Mission Time: Global South VS The (First) World [part 1]
It’s mission time! Come on grab your friends! We’ll go blog about some contemporary issues!
(If you know the cartoon series, Adventure Time, then just try to fit the tune of the show’s opening theme to the opening statements…otherwise just read it as is real hyper-like because of the exclamation points.)
Right-o. As of late I do not plan to get sufficient amount of sleep hours into my system as I am see-sawing the task of getting this blog post done and reading up for Dr.-Dr. Robles INTLAW, both of which I need to get done by tomorrow. Before I get going to talking about the disparities between the “oh-so-wonderful” Global North and the supposedly “not as oh-so-wonderful” Global South, let me just first take a moment to ask myself for the nth time as to why again am I still bothering with finishing my international studies course and why am I not running off to some art school where I will actually do something I am much more passionate about? …oh right, it would be a waste of years of tuition money. MONEY IS IMPORTANT.
Money isn’t everything (though some people will half-wittingly and quickly reply ‘It’s the only thing‘) but I cannot deny how much money easily governs our everyday life. Hell, just today I had to re-figure out how to eat lunch and commute all the way back home to Las Piñas on just 50 pesos because I would be spending 415 pesos on term-covered photocopies for INTLAW. So what I ended up doing was scrounging my pockets for loose change as well as diving into my bag to see if I had anymore loose change. Thankfully I was able to secure around 30 pesos worth of coins which gave me 80 pesos in total. A commute ride home inclusive of the bus, the jeep, and then the trike is an overall 47 pesos (44 pesos if I’m lucky enough to find an Erjohn bus which cuts the need of a jeep ride) which leaves me 33 pesos for lunch. Needless to say, I was on SUPER TIPID MODE which is utterly shitty in this time of Manila International Book Fair.
Okay, I was rambling earlier but the point of that little snippet from my average life is that the whole “short of cash” moment I pretty much forced me to plan and think of how I was going to spend my cash for the rest of the day. And normally I don’t really keep that heavy tabs on my cash. When I’m sleepy, I buy coffee. When I’m hungry, I buy food that I crave. When I need a new pen, I go to the bookstore and buy one and so on and so forth. But waking up in the morning and using a school computer and realizing you have to pay 415 pesos in one go for important readings made me wake the fuck up when I looked into my wallet and realized how “poor” I would be once I get those readings. So yes, money is important because it governs your life to a certain degree whether you like it or not.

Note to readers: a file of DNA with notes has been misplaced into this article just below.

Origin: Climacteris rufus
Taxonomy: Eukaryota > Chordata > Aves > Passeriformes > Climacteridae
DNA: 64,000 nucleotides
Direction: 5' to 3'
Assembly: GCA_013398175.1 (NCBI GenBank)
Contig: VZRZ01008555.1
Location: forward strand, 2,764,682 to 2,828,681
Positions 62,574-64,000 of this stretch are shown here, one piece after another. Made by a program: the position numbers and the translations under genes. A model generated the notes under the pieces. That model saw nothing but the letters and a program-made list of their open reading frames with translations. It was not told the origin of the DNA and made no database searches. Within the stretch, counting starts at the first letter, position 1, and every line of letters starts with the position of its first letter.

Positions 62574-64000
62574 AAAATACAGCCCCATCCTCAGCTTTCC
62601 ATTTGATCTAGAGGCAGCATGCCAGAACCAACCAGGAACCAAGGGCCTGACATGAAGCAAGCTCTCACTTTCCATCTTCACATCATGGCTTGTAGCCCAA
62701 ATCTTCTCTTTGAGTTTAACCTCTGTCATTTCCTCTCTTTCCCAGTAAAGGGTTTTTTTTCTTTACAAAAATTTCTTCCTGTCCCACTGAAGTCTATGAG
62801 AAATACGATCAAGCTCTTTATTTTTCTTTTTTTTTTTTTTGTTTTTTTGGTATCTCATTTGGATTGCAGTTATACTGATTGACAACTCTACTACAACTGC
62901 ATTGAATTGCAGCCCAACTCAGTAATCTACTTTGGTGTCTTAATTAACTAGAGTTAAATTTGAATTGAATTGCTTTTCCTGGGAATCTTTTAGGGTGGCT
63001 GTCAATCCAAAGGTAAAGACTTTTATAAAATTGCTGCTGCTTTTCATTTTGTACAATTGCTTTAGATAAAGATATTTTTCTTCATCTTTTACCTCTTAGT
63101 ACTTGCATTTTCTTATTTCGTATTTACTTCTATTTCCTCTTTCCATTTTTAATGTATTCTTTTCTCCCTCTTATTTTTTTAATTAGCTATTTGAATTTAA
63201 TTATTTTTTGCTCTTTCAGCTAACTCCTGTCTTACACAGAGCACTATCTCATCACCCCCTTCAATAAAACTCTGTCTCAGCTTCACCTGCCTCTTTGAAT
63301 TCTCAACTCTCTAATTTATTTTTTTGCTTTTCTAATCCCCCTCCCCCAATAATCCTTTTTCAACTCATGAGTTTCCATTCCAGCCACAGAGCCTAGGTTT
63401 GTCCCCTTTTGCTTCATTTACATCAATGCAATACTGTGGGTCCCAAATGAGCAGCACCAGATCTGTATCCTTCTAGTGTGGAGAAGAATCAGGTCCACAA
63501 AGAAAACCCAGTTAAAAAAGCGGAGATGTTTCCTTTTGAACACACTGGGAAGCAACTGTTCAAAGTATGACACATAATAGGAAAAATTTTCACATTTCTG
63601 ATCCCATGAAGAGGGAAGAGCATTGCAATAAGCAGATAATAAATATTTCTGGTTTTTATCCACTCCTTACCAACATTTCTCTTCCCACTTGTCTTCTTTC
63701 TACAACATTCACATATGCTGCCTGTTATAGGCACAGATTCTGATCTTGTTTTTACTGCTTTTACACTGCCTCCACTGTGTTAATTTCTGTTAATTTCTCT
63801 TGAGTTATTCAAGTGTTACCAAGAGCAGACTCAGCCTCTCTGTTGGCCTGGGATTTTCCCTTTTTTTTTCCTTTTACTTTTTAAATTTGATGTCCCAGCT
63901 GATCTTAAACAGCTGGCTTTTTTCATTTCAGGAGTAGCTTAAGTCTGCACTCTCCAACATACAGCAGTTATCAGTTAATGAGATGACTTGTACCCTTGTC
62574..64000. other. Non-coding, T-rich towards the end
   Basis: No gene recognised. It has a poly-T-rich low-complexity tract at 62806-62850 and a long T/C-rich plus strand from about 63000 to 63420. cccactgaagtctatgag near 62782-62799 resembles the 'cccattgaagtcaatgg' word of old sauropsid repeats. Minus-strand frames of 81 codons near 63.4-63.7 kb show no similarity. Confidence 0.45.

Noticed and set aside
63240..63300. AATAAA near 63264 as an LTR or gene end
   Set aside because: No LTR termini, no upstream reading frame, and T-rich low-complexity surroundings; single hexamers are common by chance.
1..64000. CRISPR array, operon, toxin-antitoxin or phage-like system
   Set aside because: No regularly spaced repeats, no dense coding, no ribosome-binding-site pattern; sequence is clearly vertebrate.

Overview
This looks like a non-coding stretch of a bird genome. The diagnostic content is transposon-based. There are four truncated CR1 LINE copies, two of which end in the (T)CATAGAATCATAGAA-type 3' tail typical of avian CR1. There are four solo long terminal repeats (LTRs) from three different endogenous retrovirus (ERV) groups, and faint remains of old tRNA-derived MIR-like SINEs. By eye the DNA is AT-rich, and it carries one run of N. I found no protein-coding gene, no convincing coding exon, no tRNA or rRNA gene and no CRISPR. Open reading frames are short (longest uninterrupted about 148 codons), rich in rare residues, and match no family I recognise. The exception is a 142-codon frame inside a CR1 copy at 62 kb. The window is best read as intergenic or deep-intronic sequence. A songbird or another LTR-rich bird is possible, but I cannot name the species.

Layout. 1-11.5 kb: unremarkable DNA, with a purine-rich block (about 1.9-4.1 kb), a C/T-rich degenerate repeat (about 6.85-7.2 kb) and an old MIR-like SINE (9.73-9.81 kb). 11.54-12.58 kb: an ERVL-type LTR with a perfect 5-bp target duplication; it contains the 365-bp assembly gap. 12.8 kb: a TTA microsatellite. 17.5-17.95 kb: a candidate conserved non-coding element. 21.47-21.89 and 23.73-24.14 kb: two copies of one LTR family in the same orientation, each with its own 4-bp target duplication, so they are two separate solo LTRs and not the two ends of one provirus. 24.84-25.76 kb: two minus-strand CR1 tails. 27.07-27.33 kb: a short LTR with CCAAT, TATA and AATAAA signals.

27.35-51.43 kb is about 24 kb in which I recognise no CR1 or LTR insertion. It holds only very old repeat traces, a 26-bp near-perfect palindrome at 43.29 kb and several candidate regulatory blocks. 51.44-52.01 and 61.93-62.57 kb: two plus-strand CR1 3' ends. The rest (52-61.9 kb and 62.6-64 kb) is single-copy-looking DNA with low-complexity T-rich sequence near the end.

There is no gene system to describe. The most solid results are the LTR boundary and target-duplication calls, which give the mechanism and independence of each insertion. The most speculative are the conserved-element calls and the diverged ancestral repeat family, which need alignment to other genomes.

Money = resources = capability to do something/get somewhere
In my case: money = INTLAW readings = +5% of passing the class if I use them to the fullest
In the case of the a nation state: money = funding for projects = better quality of education/better infrastructures/more hospitals/etc.
SAAAADLY the countries that need the money the most to get all those awesome things I have mentioned are part of the south side of the world where their money or their national income isn’t as much in comparison to those countries living up at the north side of the world.
EXHIBIT A: Typing [Country] Poverty into Google
I’ve just noticed, while looking for these pictures, whenever you typed a country from the Global North plus Poverty, you will almost always just see a homeless man photo or some hobo guy photo. But when you type a country from the Global South plus Poverty, you will almost always see at least three photos of child poverty. Now, doesn’t that make you go heave a sigh or something?
Here’s another thing to note: most of the countries in the global south also lack the same level of technological capabilities and resources which would enable them to catch-up innovation-wise with the rest of the world, as well as not having to rely of technology coming from the Global North would enable them to be able to produce/export/sell more than just raw materials/primary goods. If Global South countries could make more earnings selling more than just that, but manufactured or secondary goods not only would they be able to start competing in the global market but it would also make their domestic markets less reliant on imported goods. But again, you need money/funding to get these things (especially if you want your local goods to be of great quality to prefer them over imported products).